08 February 2007

A short history of the human race

Background: About 15 billion years ago, a universe comes into existence, apparently out of nothing. It is not known whether a Supreme Consciousness, or Ultimate Ground of Being, was involved. Now read on.

5 billion years BC. Clouds of dust coalesce into planets around Sol, a star in the Milky Way galaxy.

4.5 billion years BC. Conditions on the third of Sol's planets develop to the point where liquid H2O (water) collects on its surface.

4 billion years BC. By unknown means, self-replicating molecules develop in the water of the third planet, and rapidly spread. They are subsequently replaced by nucleotide chain molecules which not only replicate but provide themselves with protein bodies. Occasional errors in the replicating process generate 'mutant' types, some of which have advantages and thus replace their predecessors.

400 million years BC. Protein replicators increase in complexity to the point where they develop "brains" — cellular networks which process and store information about the environment.

200,000BC. Human beings begin to develop from their ape ancestors.

c. 10,000BC. The human brain develops to the point where humans begin to ask certain questions about the universe, e.g. "why do things happen the way they happen?" (causation) and "where does everything come from?" (origin). The answers they develop include reference to "gods" — higher beings who are conceived of as quasi-human, but with greater knowledge and/or power.

c. 5000BC. Several "religions" (social movements involving the combination of ideas about origin/causation with complex social rituals) develop in Asia.

c. 5BC - 30AD. Approximate lifetime of human called Jesus, who has certain philosophical and psychological ideas whose precise meaning later becomes obscure.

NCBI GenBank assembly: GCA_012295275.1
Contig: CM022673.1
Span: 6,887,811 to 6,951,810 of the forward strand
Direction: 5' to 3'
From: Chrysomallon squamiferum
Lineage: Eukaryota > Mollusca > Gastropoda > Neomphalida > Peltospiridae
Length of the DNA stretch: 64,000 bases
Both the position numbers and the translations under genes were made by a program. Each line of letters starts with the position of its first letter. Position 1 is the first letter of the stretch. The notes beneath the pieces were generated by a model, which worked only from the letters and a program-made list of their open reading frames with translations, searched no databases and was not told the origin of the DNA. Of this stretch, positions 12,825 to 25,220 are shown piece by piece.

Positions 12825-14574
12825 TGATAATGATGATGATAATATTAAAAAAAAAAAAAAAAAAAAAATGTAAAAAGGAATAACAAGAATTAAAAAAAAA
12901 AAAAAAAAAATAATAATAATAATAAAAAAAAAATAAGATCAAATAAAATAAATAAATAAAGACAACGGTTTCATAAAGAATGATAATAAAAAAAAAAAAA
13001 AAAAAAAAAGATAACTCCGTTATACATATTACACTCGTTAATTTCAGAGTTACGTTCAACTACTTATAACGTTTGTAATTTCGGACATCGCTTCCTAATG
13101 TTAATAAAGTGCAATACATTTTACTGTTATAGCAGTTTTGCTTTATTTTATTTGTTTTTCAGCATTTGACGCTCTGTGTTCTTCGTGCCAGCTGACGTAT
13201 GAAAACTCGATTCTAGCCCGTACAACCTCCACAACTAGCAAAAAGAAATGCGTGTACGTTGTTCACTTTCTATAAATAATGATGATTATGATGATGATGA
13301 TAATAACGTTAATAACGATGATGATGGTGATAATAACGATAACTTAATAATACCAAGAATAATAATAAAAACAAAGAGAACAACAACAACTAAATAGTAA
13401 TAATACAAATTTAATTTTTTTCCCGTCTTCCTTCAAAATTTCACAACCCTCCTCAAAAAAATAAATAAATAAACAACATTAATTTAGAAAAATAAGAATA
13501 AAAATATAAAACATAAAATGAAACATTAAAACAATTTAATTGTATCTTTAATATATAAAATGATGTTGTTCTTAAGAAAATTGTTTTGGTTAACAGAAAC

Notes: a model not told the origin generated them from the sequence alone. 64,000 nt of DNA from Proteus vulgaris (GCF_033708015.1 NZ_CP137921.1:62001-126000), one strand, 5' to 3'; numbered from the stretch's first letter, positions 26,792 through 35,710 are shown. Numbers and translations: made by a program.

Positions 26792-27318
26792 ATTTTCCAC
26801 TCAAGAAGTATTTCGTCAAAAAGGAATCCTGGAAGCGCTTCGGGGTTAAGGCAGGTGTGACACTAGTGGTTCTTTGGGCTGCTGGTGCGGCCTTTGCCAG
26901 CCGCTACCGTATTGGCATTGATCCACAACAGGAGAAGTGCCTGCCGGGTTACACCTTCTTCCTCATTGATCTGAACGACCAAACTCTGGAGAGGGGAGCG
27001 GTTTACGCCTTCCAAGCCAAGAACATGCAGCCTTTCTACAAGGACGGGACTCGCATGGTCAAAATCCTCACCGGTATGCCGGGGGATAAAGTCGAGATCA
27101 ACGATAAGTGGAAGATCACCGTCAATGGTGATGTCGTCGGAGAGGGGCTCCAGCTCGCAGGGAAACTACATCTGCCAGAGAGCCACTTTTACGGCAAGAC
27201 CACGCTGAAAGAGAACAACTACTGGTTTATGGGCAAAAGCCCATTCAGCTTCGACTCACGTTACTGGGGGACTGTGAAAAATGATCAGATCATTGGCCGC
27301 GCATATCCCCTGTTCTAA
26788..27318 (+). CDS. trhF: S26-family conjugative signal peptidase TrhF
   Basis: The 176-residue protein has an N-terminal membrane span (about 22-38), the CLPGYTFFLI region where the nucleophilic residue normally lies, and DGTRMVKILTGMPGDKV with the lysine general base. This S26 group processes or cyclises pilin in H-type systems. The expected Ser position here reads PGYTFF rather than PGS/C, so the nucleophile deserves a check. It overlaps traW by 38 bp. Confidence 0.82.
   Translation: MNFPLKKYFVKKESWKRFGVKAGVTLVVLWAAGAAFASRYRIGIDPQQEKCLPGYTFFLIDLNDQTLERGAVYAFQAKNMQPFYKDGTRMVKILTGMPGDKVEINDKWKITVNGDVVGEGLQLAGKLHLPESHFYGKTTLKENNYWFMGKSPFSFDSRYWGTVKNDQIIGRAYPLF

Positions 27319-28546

c. 500-1700AD. A religion called "Christianity", loosely based on the ideas of Jesus, becomes dominant in Europe. It teaches that the universe was created by a supreme being c. 4000BC, though not all its adherents subscribe to this particular belief.

1859. Human being Charles Darwin publishes a work suggesting that humans are the result of "evolution", i.e. the processes of mutation and selection operating on a population of protein replicators. The work results in the heightening of existing tensions between rationalism and Christianity. Darwin himself claims to be an agnostic.

1882. Philosopher Friedrich Nietzsche announces that "God is dead", meaning that religious belief can be expected to die out in the face of scientific enlightenment and the confidence of humans in their own mastery of the environment.

1900-2000. Religious belief gradually declines in Europe, to the point where most Western intellectuals no longer subscribe to it.

2006. Biologist Richard Dawkins publishes a book called The God Delusion. He calls one of its sections "Why there almost certainly is no God", but does not offer actual arguments against the existence of a Supreme Being or Ultimate Reason, confining himself to mocking Christian arguments in their favour. The book resonates with prevailing anti-Christian ideology, and is a commercial success.